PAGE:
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Raising a Child with Judaism

in Your Interfaith Family

InterfaithFamily/Philadelphia and jkidphilly present a one-of-a-kind ONLINE class for interfaith parents thinking about whether and how to bring Jewish wisdom, traditions and customs to their home, their lives and their parenting. New Class starting February 5, 2014.

 Click here for more information.

"I want to meet other Jewish parents. How can you help me meet them?

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Helping Children To Welcome Guests


I love the Jewish harvest holiday of Sukkot—the fun, creative process of decorating a sukkah; the beauty of looking through the sukkah roof at the autumn moon and stars; the pleasure of eating delicious meals with friends and family in the unique, impermanent shelter that is a Sukkah. Several years ago, my family inherited a sukkah structure that came apart in neat pieces from friends who were moving from Philly to Hawaii. We managed to put it together and with a few trips to Home Depot for extra supplies, got it standing. We went to work decorating and then made plans to invite guests to our sukkah—my son’s preschool class and the kids’ families, neighbors who had never seen a sukkah before, friends from our synagogue.

We don’t get the sukkah up every year; sometimes at this season, we are still getting in our back to school and activities groove or have other work and family obligations needing our attention. I miss the excitement and energy of putting up a sukkah in those years—but have also come to a place in my life in which I’ve tempered my expectations of myself and know when it’s okay to pass for this year.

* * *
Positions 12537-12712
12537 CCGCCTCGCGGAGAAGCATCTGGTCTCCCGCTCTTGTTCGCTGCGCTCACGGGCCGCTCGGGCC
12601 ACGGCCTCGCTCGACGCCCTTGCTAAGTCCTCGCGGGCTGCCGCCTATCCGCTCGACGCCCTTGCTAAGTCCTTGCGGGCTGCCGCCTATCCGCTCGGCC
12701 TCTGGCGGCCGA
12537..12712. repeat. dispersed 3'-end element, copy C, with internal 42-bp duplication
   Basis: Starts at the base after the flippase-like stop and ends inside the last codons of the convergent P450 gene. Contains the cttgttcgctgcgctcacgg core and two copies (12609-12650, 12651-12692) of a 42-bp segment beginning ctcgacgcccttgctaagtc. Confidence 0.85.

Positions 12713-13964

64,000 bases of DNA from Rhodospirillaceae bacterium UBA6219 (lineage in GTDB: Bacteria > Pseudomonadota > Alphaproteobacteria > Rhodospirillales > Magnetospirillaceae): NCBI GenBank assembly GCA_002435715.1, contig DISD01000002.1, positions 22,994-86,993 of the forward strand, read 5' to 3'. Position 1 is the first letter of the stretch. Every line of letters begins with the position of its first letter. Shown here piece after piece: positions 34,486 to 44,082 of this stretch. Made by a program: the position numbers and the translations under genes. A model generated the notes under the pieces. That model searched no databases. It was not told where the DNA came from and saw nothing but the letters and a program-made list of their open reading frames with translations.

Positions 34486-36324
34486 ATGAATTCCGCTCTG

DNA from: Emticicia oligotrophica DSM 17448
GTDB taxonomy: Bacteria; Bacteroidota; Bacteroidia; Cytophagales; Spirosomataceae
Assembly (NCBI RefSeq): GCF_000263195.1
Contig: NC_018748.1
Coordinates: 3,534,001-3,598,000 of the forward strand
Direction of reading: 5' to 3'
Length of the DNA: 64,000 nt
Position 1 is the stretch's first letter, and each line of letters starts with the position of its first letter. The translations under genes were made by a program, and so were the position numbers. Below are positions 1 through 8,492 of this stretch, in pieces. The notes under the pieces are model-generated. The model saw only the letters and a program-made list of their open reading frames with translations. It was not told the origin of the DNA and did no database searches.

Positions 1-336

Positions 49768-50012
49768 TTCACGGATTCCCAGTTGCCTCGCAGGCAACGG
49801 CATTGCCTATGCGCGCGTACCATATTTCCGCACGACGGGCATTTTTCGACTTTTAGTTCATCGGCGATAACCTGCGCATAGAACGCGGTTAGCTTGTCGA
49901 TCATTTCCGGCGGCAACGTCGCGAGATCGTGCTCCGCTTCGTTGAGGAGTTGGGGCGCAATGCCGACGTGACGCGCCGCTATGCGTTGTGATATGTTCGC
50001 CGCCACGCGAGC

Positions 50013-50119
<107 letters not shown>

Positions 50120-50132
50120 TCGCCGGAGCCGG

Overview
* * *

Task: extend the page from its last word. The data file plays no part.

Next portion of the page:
But whether we get the sukkah structure up or not, I remember the value of how opening our sukkah to friends has been a helpful way to teach my children about the Jewish value of hachnasat orchim, welcoming guests. Whether your family puts up a sukkah at home or not, there are so many wonderful ways to involve young children in learning the value of hospitality anytime of the year. Here are a few of the lessons from Sukkot that have worked well for my kids:

  • Use Their Creativity: Do your children like to get busy with crayons, markers and (pardon the suggestion) glitter? Put them to work making a big welcome sign for your guests (putting all the materials outside cuts down on your clean-up). If you are having a meal with formal seating, kids can make place cards for your guests.

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